I wanted to pay homage to that dish but zhoosh it up a bit. She was all color, so as I debated what changes to make, rainbow chard raised its hand and said “Pick me, pick me!” I considered keeping the art hearts, but didn’t think the flavor was the ideal match, and I figured they would overwhelm in the texture department. So instead I swapped out the onion for some leeks. I also added some Gruyere to make it a bit more creamy – and then of course, I added bacon. Of course I did.
Cleaning Chard and Leeks
You might be tempted to look at the prep time and think ain’t nobody got time for that, but I assure you it is worth the effort. Plus – for the meal prep WIN – you can do this all the day before and just bake it off while your turkey is resting and as you carve.
Both leeks and chard can be sandy, so I wanted to just reassure you with tips on the best way to get the grit out. For details on how to clean a leek, check out this post. For the rainbow chard, place the leaves in the sink or a large bowl, and fill with cool water. Let them soak, then lift them from the sink, rinsing, leaving any grit at the bottom of the sink or bowl. Don’t try to pour the water out of a bowl, as that will just move the grit and sand back into the leaves. Always lift them out! Dry on towels or spin, in batches, in a salad spinner.
Once cleaned and dried, trim and remove the end of each stem, then cut a “V” in each leaf to remove the full stem. Slice the stems into 1/2″ wide pieces and set aside. Stack the leaves and roll tightly into a long tube shape, then cut cross-wise into 1/4 – 1/2″ ribbons. It will be quite voluminous at this point and you might think you need another baking dish, but it will cook down and fit in a 3-quart casserole.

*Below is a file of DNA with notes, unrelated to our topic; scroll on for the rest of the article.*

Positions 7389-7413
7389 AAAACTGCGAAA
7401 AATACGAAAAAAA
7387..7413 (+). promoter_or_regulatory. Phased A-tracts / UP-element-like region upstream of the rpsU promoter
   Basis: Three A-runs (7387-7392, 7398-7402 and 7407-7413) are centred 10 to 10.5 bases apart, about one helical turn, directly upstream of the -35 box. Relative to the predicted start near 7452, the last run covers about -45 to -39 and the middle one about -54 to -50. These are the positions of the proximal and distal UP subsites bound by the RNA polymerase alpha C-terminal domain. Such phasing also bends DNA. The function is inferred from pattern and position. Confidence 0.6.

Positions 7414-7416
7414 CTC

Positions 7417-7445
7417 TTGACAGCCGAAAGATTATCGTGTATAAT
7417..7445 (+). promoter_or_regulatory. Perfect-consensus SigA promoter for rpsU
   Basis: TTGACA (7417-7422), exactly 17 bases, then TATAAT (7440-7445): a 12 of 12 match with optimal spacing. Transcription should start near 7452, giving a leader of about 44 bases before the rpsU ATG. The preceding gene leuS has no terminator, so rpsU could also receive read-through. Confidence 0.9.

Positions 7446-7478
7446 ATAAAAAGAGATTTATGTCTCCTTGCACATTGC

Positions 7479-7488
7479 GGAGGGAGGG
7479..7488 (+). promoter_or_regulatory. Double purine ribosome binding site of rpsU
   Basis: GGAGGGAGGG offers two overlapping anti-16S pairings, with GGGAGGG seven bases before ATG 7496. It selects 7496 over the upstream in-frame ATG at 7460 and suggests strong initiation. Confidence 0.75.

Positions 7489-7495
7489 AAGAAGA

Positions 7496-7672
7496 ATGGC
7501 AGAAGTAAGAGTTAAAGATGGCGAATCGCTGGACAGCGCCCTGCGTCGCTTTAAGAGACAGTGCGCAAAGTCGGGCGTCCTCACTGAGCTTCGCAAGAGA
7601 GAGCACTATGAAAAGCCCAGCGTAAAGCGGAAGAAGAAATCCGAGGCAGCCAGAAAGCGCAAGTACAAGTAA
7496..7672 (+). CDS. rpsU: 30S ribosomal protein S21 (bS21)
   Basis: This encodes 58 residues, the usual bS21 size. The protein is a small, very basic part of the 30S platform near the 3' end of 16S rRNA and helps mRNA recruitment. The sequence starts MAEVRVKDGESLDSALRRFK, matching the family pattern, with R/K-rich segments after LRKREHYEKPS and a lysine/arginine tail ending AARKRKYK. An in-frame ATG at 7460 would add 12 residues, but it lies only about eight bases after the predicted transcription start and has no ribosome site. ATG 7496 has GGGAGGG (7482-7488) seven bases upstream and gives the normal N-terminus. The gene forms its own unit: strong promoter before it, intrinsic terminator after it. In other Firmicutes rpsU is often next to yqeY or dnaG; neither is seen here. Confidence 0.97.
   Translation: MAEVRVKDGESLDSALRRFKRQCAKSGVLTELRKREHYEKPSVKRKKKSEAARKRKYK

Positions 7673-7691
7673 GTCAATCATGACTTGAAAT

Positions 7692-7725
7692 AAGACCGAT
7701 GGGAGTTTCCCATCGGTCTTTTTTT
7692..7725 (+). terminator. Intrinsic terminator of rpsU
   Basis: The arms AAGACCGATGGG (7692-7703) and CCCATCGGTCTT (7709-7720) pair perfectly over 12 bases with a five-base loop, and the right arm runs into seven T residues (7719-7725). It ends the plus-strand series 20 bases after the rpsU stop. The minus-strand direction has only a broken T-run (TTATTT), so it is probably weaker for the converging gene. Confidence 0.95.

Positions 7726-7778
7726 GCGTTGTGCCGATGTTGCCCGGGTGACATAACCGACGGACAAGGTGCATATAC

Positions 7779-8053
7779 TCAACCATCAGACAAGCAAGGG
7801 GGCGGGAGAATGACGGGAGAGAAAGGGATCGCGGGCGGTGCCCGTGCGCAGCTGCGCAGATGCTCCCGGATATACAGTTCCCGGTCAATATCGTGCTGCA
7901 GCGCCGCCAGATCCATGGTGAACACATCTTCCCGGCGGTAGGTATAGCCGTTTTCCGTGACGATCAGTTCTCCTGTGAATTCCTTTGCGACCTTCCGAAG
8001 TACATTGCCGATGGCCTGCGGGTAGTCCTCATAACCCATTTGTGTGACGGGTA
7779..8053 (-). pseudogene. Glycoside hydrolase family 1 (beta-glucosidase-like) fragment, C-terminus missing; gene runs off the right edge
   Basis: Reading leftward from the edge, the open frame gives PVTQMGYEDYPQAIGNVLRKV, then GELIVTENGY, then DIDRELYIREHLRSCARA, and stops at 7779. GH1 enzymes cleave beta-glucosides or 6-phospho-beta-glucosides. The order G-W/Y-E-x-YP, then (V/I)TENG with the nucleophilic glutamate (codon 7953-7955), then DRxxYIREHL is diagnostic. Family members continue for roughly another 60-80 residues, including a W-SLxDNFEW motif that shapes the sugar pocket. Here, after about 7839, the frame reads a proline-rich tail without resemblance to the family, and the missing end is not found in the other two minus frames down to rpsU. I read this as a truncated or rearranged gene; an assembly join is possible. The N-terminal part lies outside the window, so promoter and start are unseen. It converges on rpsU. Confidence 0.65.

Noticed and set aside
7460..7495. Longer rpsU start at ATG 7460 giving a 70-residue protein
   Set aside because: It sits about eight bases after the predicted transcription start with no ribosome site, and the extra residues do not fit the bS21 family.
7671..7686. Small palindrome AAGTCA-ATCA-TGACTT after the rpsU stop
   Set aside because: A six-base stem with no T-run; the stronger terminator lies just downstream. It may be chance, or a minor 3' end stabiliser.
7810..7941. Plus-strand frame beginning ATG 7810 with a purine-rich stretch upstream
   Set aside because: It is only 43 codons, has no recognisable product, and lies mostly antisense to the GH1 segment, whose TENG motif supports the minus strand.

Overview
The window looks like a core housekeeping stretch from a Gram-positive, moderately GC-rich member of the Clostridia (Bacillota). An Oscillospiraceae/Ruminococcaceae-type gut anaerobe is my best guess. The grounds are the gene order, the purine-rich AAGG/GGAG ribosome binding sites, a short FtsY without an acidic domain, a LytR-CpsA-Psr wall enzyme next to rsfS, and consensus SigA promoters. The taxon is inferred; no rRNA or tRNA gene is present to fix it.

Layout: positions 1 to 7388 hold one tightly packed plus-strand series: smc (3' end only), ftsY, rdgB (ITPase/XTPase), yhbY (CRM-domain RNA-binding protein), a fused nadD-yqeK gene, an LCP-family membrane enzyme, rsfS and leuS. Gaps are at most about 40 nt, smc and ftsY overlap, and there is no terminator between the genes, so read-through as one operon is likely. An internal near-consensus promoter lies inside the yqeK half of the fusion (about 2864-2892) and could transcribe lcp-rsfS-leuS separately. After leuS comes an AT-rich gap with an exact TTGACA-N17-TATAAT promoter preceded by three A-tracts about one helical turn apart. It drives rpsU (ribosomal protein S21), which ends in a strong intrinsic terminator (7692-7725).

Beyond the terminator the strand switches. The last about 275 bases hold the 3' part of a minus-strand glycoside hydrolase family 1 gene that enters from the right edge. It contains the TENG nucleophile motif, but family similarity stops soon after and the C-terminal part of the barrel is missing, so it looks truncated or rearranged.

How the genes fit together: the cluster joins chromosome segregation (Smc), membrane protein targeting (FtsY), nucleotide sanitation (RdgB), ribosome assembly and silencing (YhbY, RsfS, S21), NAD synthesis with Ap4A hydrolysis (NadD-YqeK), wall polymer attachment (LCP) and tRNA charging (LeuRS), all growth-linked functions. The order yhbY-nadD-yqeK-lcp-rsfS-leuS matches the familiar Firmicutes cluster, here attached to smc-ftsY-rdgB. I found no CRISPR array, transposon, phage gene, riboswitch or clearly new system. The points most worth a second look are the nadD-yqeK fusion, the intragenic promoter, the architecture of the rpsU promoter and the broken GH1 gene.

From here, the chard gratin is just a sauté of stems and leeks, a wilt of leaves, and a stir in of sour cream and Gruyere. Top with some grated Parmesan and crumbled bacon and you are oven-ready. You can wrap it up and put in the fridge for a day at this point or bake it off now (slightly less time) and reheat when ready to serve.
Gratin is the French word for a dish that has melted cheese or bread crumb topping, turned golden brown. Remember the Betty Crocker box mix of Au Gratin potatoes? The cheese was already in the mix in powdered form. This dish doesn’t have breadcrumbs – though I definitely considered a Panko dusting atop – but it does have real Parmesan (I used Reggiano) that “goldens” up quite nicely.